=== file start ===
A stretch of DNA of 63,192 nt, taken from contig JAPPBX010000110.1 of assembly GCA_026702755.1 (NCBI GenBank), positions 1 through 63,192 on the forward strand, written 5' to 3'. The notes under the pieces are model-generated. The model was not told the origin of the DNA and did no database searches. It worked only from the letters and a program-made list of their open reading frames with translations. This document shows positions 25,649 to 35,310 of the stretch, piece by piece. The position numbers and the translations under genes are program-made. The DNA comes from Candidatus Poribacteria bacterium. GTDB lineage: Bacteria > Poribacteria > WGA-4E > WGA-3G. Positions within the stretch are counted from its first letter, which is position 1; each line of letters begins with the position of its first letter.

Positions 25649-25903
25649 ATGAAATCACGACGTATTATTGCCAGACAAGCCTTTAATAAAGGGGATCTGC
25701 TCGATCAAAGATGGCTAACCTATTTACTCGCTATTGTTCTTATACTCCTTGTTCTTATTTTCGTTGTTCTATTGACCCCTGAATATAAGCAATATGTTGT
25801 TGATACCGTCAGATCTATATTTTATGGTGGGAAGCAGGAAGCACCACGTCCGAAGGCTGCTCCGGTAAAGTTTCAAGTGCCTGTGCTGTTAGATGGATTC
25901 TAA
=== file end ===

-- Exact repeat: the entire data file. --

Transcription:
A stretch of DNA of 63,192 nt, taken from contig JAPPBX010000110.1 of assembly GCA_026702755.1 (NCBI GenBank), positions 1 through 63,192 on the forward strand, written 5' to 3'. The notes under the pieces are model-generated. The model was not told the origin of the DNA and did no database searches. It worked only from the letters and a program-made list of their open reading frames with translations. This document shows positions 25,649 to 35,310 of the stretch, piece by piece. The position numbers and the translations under genes are program-made. The DNA comes from Candidatus Poribacteria bacterium. GTDB lineage: Bacteria > Poribacteria > WGA-4E > WGA-3G. Positions within the stretch are counted from its first letter, which is position 1; each line of letters begins with the position of its first letter.

Positions 25649-25903
25649 ATGAAATCACGACGTATTATTGCCAGACAAGCCTTTAATAAAGGGGATCTGC
25701 TCGATCAAAGATGGCTAACCTATTTACTCGCTATTGTTCTTATACTCCTTGTTCTTATTTTCGTTGTTCTATTGACCCCTGAATATAAGCAATATGTTGT
25801 TGATACCGTCAGATCTATATTTTATGGTGGGAAGCAGGAAGCACCACGTCCGAAGGCTGCTCCGGTAAAGTTTCAAGTGCCTGTGCTGTTAGATGGATTC
25901 TAA